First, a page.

March 1996
Volume 37, Issue 4
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Articles  |   March 1996
Regulation and bioelectrical effects of cyclic adenosine monophosphate production in the ciliary epithelial bilayer.
Author Affiliations
  • B Horio
    Department of Ophthalmology and Visual Science, Yale University School of Medicine, New Haven CT 06520-8061, USA.
  • M Sears
    Department of Ophthalmology and Visual Science, Yale University School of Medicine, New Haven CT 06520-8061, USA.
  • A Mead
    Department of Ophthalmology and Visual Science, Yale University School of Medicine, New Haven CT 06520-8061, USA.
  • H Matsui
    Department of Ophthalmology and Visual Science, Yale University School of Medicine, New Haven CT 06520-8061, USA.
  • L Bausher
    Department of Ophthalmology and Visual Science, Yale University School of Medicine, New Haven CT 06520-8061, USA.
Investigative Ophthalmology & Visual Science March 1996, Vol.37, 607-612. doi:
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    • Get Citation

      B Horio, M Sears, A Mead, H Matsui, L Bausher; Regulation and bioelectrical effects of cyclic adenosine monophosphate production in the ciliary epithelial bilayer.. Invest. Ophthalmol. Vis. Sci. 1996;37(4):607-612.

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      © ARVO (1962-2015); The Authors (2016-present)

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Abstract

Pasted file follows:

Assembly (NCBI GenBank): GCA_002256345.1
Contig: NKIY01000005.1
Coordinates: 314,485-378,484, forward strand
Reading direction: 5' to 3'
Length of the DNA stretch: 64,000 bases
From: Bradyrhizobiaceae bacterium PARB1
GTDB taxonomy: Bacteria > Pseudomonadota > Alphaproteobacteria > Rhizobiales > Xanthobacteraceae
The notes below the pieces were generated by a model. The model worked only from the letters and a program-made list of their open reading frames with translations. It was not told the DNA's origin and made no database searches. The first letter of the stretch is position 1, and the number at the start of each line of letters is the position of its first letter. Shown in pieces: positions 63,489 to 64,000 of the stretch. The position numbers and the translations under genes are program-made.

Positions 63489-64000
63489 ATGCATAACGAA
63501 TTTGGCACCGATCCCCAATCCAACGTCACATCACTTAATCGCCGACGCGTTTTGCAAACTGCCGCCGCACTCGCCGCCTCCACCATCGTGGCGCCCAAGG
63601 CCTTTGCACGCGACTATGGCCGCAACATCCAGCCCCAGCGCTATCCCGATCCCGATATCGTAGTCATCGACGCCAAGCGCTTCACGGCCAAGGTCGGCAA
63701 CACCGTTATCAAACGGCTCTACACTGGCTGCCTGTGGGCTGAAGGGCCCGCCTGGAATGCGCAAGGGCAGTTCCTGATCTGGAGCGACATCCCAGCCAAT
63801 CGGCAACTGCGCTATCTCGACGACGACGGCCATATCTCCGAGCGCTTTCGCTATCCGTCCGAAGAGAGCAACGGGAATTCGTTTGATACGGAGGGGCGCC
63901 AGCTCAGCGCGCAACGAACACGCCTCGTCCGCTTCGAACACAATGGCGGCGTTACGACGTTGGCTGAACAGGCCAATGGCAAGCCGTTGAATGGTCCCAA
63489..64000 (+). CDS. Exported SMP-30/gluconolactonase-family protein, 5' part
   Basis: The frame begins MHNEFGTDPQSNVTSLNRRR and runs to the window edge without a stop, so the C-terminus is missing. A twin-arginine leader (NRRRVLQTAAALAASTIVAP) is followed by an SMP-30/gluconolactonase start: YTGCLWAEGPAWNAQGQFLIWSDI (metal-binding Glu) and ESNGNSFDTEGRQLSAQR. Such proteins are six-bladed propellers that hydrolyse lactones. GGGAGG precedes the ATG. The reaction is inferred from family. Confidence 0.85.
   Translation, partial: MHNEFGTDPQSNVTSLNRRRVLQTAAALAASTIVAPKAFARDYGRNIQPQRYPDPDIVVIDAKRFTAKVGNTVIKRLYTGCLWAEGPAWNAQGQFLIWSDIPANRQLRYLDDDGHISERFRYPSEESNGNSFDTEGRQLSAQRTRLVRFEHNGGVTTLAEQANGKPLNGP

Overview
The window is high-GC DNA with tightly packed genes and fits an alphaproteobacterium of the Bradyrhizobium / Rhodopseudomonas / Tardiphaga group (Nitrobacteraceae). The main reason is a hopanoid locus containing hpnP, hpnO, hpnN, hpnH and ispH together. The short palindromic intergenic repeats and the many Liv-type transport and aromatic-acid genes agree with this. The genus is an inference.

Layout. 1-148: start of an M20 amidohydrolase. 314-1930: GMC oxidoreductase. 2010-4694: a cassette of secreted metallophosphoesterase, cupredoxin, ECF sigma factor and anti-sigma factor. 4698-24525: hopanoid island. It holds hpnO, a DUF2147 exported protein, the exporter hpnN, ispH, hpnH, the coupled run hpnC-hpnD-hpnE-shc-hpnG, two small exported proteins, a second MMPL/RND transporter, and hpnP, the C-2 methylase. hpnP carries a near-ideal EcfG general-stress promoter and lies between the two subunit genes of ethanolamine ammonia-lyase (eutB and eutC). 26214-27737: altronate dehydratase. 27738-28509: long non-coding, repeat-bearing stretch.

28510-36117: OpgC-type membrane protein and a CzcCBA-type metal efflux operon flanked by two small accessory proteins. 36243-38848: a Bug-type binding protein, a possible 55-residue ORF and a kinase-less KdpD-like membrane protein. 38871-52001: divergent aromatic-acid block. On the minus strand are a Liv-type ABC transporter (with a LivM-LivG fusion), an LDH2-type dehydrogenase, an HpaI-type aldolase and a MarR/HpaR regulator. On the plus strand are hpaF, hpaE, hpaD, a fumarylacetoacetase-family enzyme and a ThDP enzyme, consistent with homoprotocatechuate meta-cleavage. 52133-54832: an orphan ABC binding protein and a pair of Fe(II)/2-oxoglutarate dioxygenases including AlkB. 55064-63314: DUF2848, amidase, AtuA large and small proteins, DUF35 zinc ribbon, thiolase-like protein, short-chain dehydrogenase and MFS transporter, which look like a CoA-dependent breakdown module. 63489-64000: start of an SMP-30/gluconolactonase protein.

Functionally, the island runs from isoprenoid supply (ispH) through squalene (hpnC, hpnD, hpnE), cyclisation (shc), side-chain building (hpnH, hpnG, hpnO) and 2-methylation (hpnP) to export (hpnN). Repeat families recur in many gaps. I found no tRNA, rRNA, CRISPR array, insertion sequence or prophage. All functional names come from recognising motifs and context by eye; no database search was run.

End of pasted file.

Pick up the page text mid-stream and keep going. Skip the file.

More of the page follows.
PURPOSE: To determine whether the intact isolated ciliary epithelial bilayer retains the alpha-2 and beta adrenergic receptor activation and interaction described for whole ciliary processes and whether this pure epithelial bilayer displays bioelectric parameters sensitive to alterations in cyclic adenosine Monophosphate (cAMP) production induced by adrenergic compounds. METHODS: The intact ciliary epithelial bilayer of the rabbit eye isolated by perfusion was mounted in a specially constructed Ussing-type chamber. The transepithelial potential difference and short-circuit current were monitored for effects induced by agents that stimulated or blocked (some did both) caMP production. Using a radioimmunoassay, the latter were studied in the pure epithelial bilayers and in whole ciliary processes. RESULTS: A reproducible increase in cAMP production and an increase in the short-circuit current induced in the bilayer by isoproterenol, a nonspecific beta adrenergic agonist, were both blocked by pretreatment with either timolol, a nonspecific beta adrenergic blocking agent, or with para-aminoclonidine, an alpha-2 agonist. Maximal stimulation of cAMP with forskolin in this pure isolated epithelial preparation yields a response that is 60% of the value found in whole processes, indicating that the latter tissue contains responsive sites that are nonepithelial, probably vascular, or perhaps stromal. The degree of inhibition of the beta adrenergic receptor by alpha-2 agonists was not very different in the two preparations. On the other hand, inhibition of the epithelial vasointestinal peptide receptor by neuropeptide Y or alpha-2 agonism was considerably heightened in the pure bilayered epithelial preparation. CONCLUSIONS: The isolated intact ciliary epithelial bilayer, when stimulated with beta adrenergic receptor agonists, vasointestinal peptide, or forskolin, produces increased cAMP and its transepithelial potential becomes hyperpolarized. These chemical and bioelectrical effects are prevented by pretreatment with either alpha-2 adrenergic agonists or beta adrenergic blocking agents. The results obtained in the isolated intact purely epithelial ciliary bilayer confirm that the ciliary epithelium is the source of adrenergic receptor activation and interaction and support the hypothesis that aqueous humor production is regulated by interactions between epithelial alpha-2 and beta adrenergic receptors.

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